Escaping the Nazi regime in 1938, a Jewish family become farmers in remote Kenya. Walter Redlich is a judge and his wife Jettel is fond of her comfortable life-style and resents her barren life. Their five-year-old daughter, Regina, is an inquisitive girl who adapts to the culture of Kenya and a Christian boarding school. Half of the narrative focuses on a girl growing up and the other half focuses on the strained marriage of Walter and Regina.

The film’s strength rests on the acting and the unique plot. Actress Juliane Köhler plays the complicated Jettel Redlich with sophistication. Swaying with coldness and frustration and tenderness, as was her portrayal as Eva Braun in Downfall (2004), in Nowhere in Africa, Juliane Köhler is convincing. A marriage of compromise and frustration with secrets and resolution, it is a worth your time to watch the evolution of their marriage.

Add a parallel plot that twines through the starving marriage to their daughter, Regina. Her friendship with farm cook, Owuor, counter-balances the marriage with heartwarming richness. Owuor functions as nanny and bridge between Europe and Kenyan lifestyles. For Regina, who might have well as been transplanted to Mars as Kenya, Owuor is indispensable as the consistent element, the North Star of her universe. As a coming-of-age story for Regina and Jettel (Mom’s more a child than ner daughter) grow up and handle their plight with satisfying enlightenment. Poor Walter Redlich, played by Merab Ninidze, who endures his tempestuous wife and worries about his parents left in Nazi Germany. Cheers to female director and writer Caroline Link for creating a fine film. Did you see in 2008, A Year Ago in Winter? 

Don’t forget to check out Alex’s entertaining blog: Alex Raphael Blog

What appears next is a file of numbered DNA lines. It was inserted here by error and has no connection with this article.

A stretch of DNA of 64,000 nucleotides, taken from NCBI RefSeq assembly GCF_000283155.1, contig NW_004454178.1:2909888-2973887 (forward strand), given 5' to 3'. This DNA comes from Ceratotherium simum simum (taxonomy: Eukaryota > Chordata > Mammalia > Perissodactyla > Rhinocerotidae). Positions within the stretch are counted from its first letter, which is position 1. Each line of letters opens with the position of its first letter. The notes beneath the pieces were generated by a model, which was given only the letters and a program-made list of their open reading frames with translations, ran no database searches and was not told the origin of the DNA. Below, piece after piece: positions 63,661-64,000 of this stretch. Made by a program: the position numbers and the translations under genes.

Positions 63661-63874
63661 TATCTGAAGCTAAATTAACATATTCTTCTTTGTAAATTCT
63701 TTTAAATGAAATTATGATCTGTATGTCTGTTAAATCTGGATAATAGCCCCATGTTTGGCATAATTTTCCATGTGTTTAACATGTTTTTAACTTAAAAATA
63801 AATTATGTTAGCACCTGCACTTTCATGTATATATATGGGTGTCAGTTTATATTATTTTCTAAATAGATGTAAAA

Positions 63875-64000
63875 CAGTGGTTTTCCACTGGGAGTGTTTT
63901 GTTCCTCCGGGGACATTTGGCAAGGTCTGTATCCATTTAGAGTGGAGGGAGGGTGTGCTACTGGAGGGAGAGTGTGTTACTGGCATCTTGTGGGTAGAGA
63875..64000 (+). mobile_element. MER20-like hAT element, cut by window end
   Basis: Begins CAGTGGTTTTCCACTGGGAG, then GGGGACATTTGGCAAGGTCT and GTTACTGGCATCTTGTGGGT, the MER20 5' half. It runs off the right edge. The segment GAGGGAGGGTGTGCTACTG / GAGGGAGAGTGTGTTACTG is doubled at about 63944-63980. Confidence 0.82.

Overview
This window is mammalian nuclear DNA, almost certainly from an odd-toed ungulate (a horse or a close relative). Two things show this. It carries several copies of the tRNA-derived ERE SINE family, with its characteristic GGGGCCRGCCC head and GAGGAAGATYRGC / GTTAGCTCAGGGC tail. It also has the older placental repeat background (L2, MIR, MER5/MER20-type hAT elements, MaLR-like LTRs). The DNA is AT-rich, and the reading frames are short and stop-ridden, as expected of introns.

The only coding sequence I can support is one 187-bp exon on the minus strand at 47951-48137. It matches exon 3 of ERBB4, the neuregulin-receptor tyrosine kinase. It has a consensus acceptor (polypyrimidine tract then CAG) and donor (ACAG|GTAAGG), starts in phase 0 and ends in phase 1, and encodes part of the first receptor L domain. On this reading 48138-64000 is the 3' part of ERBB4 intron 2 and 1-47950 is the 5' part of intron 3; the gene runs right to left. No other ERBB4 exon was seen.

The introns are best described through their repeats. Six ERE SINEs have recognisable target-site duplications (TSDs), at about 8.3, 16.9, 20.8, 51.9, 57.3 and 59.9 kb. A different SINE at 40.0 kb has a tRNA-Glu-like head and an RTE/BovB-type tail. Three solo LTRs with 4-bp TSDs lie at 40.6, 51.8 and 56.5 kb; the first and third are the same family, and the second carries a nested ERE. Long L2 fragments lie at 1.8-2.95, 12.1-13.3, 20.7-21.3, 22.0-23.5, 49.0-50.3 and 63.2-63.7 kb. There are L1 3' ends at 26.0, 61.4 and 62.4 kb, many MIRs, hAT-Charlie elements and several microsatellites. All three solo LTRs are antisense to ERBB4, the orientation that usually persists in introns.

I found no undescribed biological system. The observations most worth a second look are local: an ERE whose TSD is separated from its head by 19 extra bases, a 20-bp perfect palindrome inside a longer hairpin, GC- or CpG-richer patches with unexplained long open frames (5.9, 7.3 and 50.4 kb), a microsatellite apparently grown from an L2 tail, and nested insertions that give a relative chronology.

Emeralds: fiction and non-fiction


Oh, my young and stupid years. When I turned 18 and enlisted in the Navy, I was sent to San Diego, CA for “A” school which back in 1981 meant I learned how to type on a teletypewriter and set up ship-shore communications. I was there for five months and during the course of my stay was courted by a sailor who claimed how wealthy he was and told me fantastic stories about his separated British mom and American father. There was a manorial state in England somewhere, a London school he attended, his chummy butler, and his California father who was a very important but angry man. As an anglophile and thespian, I found his stories entertaining to listen to, but I didn’t believe him for a minute. After all, why would he choose to be a lowly E-1 Seaman Recruit? Why not be an officer if he had a proper London education? If he had a proper London education, why was he in the U.S. Navy walking around the dusty path of Balboa Park with me? Randall told me he enlisted to escape his father.

When we left the base on leave, he would rent a car and take me to Balboa Park or out to dinner. (Remind me to tell you about the time on Halloween night underneath a full moon, we were robbed at gunpoint.) One afternoon, we strolled downtown San Diego and entered an upscale jewelry store. The display case was long with gems within elaborate settings. He said, “Which one do you like best?” I looked over the sapphires and rubies and pearls and went to the emeralds. There was a cocktail ring that reminded me of hill. It contained emeralds and diamonds stacked on top of each other, rising high like a mound found on a corner of the Emerald City. “This one,” I answered, breathless. The price tag: $3,500.00.


Christmas arrived and Randall collected me at my barracks and we went for a walk, and he presented me a Christmas gift–the emerald cocktail ring. Incredulous!

He asked me to marry him and told me he was gay. He had to hide this fact from his father, so he hoped I’d agree to be his cover. I’d have my set of apartments, I’d want for nothing, and we’d be best friends. I responded the way any romantic would say; I wanted to marry for love, not money. Sigh.